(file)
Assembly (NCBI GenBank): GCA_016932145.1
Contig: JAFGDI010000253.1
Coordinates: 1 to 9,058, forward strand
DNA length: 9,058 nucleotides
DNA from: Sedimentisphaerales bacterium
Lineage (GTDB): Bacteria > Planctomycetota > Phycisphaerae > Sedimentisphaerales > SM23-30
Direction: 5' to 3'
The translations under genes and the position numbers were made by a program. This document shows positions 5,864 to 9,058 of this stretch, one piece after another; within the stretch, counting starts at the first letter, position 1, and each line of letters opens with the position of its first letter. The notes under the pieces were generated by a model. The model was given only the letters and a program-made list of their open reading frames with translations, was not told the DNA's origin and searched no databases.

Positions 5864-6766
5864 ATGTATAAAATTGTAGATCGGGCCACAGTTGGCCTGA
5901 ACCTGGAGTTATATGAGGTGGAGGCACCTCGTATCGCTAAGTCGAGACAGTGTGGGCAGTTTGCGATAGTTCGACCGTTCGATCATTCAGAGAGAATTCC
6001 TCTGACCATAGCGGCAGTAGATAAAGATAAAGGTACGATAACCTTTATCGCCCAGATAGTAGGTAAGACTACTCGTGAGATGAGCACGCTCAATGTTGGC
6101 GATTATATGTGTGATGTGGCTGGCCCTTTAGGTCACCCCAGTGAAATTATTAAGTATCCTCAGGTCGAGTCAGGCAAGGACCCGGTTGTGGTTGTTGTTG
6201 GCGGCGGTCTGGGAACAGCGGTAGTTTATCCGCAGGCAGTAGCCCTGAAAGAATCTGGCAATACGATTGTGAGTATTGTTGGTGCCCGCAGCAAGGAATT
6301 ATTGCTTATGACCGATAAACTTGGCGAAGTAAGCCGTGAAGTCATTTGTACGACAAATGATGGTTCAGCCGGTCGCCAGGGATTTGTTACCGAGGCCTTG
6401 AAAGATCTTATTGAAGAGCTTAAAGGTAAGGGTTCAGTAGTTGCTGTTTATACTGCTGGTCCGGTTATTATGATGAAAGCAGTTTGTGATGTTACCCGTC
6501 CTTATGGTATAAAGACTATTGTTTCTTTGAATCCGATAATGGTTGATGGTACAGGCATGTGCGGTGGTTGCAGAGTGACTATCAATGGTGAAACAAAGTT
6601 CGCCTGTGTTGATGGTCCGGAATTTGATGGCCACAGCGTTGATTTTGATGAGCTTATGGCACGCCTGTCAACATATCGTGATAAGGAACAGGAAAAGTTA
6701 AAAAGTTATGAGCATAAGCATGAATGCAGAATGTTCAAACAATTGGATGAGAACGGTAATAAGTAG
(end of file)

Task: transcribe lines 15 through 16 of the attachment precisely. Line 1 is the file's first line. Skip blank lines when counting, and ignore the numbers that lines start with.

6301 ATTGCTTATGACCGATAAACTTGGCGAAGTAAGCCGTGAAGTCATTTGTACGACAAATGATGGTTCAGCCGGTCGCCAGGGATTTGTTACCGAGGCCTTG
6401 AAAGATCTTATTGAAGAGCTTAAAGGTAAGGGTTCAGTAGTTGCTGTTTATACTGCTGGTCCGGTTATTATGATGAAAGCAGTTTGTGATGTTACCCGTC